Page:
The tricky thing about writing about Palatines at Clermont is that technically, they weren't really at Clermont at all. The Palatine settlement was made on Livingston Manor in 1711--before Robert "the Builder" ever got his piece divided out, built a mansion, and named it Clermont (that didn't happen until the 1730s and 40s).
Lots of times, people, especially geneologists, ask us whether or not we have records remaining from the Palatines. Sadly, we have very little here at Clermont, because the account books etc. that listed their expenses and payments were part of the perview of the Manor Livingstons and their desdendats--Philip the 2nd Lord and his progeny. We have no way of knowing where they went if they even survived (To me it always seems a funny thing to keep, really. It's not unlike holding onto you grandfather's check register from the back of his checkbook--not very interesting until several generations down the line).
At any rate, in 1711 3,000 or so "Palatines" were settled on Livingston Manor by Queen Anne in the area now known as Germantown. You can see it marked on the map above as a white rectangle in the midst of the yellow and orange. They were only a portion of the 10,000 people who had shown up in England starting in 1709. The other 7,000-10,00 remaining were either settled elswhere in the British Isles or staid near London, having depleated all sources of spare income just to get there in the first plase. They were passing themselves off as refugees from the war-ravaged Palatinate region of the Rhine Valley, but according to the recent book Becoming German: the 1709 Palatine Migration to New York, a large portion of these immigrants were not Palatine at all. They were also from neighboring regions including Nassau-Weilburg, Pfalz-Zweibricken, Wurttemberg. They were following the suggestions and promises of a travel manual they referred to as "The Golden Book," which suggested that Queen Anne would give Palatine refugees free passage to America (this was an overstatement on the book's part). After years of warfare had damaged the farming landscape and a the brutal winter of 1708-09, packing up and heading for greener pastures was an appealing idea.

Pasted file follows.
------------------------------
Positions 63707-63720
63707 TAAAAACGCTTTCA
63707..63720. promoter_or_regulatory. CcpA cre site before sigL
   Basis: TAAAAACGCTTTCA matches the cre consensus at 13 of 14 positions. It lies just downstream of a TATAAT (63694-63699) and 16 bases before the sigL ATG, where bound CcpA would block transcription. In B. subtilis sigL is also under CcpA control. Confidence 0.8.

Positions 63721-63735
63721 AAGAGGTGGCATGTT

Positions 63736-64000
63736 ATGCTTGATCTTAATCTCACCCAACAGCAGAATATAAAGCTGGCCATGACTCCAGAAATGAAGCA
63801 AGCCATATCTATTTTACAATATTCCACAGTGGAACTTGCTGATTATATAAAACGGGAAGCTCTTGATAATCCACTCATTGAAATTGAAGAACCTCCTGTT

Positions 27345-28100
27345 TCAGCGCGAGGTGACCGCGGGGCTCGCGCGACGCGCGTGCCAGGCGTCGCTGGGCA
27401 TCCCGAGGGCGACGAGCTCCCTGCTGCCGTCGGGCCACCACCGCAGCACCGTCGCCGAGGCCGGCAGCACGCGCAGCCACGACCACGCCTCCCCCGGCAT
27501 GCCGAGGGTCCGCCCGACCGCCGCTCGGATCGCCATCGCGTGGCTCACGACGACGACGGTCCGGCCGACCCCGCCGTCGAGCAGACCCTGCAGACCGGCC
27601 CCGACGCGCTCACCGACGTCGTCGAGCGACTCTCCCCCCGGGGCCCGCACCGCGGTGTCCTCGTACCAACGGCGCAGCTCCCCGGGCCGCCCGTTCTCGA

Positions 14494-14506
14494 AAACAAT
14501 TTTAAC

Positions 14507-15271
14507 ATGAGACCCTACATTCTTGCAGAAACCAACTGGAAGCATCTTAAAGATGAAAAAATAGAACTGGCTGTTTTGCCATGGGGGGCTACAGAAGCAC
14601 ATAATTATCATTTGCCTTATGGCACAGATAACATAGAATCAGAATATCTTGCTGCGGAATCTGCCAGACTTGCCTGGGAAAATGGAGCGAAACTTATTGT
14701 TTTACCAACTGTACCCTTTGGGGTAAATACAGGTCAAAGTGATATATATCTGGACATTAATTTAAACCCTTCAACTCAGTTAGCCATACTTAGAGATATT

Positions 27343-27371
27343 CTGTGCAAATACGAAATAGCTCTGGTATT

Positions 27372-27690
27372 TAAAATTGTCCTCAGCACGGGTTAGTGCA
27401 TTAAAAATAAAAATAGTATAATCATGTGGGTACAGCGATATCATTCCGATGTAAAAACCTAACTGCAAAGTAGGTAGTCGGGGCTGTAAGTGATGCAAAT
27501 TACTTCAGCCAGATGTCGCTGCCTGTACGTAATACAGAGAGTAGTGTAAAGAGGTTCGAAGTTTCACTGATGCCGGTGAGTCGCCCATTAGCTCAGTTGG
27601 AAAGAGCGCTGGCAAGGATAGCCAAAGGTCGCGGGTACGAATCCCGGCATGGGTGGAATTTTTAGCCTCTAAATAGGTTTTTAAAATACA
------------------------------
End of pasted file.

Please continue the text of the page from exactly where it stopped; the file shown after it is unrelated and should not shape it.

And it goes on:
The people who came to New York were mainly farmers with a few craftsmen thrown in for good measure. They were mostly families looking for better opportunities to escape their borderline poverty. So once the English government paid for these 3,000 people to get across the Atlantic and set them up with land and houses, what were they going to do with them?